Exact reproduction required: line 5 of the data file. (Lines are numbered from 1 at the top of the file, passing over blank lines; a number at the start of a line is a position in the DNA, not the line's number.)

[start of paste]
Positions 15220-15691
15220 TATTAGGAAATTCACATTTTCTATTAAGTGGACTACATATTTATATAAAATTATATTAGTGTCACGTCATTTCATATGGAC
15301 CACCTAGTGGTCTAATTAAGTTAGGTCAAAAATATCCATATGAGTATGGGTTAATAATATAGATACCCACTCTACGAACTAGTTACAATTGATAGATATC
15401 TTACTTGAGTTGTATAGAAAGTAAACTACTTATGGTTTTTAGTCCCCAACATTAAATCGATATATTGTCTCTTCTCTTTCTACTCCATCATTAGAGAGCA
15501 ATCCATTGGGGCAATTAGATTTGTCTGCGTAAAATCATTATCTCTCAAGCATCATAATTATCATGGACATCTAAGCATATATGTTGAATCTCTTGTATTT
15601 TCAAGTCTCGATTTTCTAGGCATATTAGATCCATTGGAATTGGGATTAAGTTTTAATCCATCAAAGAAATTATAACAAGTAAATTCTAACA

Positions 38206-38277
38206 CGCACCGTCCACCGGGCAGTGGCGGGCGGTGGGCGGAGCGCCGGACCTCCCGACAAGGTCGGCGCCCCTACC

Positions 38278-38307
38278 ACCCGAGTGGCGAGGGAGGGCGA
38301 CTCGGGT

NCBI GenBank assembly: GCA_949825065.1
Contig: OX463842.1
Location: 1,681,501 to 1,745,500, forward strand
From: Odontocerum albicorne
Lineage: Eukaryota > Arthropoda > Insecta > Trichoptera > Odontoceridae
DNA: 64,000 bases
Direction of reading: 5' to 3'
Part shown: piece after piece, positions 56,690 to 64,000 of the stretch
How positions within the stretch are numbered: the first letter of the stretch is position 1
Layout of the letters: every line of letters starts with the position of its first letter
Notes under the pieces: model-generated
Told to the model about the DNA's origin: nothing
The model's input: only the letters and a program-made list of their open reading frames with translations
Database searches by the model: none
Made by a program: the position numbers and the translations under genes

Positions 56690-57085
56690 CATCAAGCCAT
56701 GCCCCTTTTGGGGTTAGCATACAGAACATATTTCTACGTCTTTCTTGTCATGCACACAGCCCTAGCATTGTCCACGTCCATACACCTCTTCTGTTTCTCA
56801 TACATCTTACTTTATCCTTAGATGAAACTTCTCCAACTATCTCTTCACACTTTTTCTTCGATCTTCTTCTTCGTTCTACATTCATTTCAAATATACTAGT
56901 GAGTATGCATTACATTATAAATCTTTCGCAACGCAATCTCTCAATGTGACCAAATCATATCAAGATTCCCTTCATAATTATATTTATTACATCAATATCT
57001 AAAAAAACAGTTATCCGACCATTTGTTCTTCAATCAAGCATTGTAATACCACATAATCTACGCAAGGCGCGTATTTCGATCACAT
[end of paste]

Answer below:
15501 ATCCATTGGGGCAATTAGATTTGTCTGCGTAAAATCATTATCTCTCAAGCATCATAATTATCATGGACATCTAAGCATATATGTTGAATCTCTTGTATTT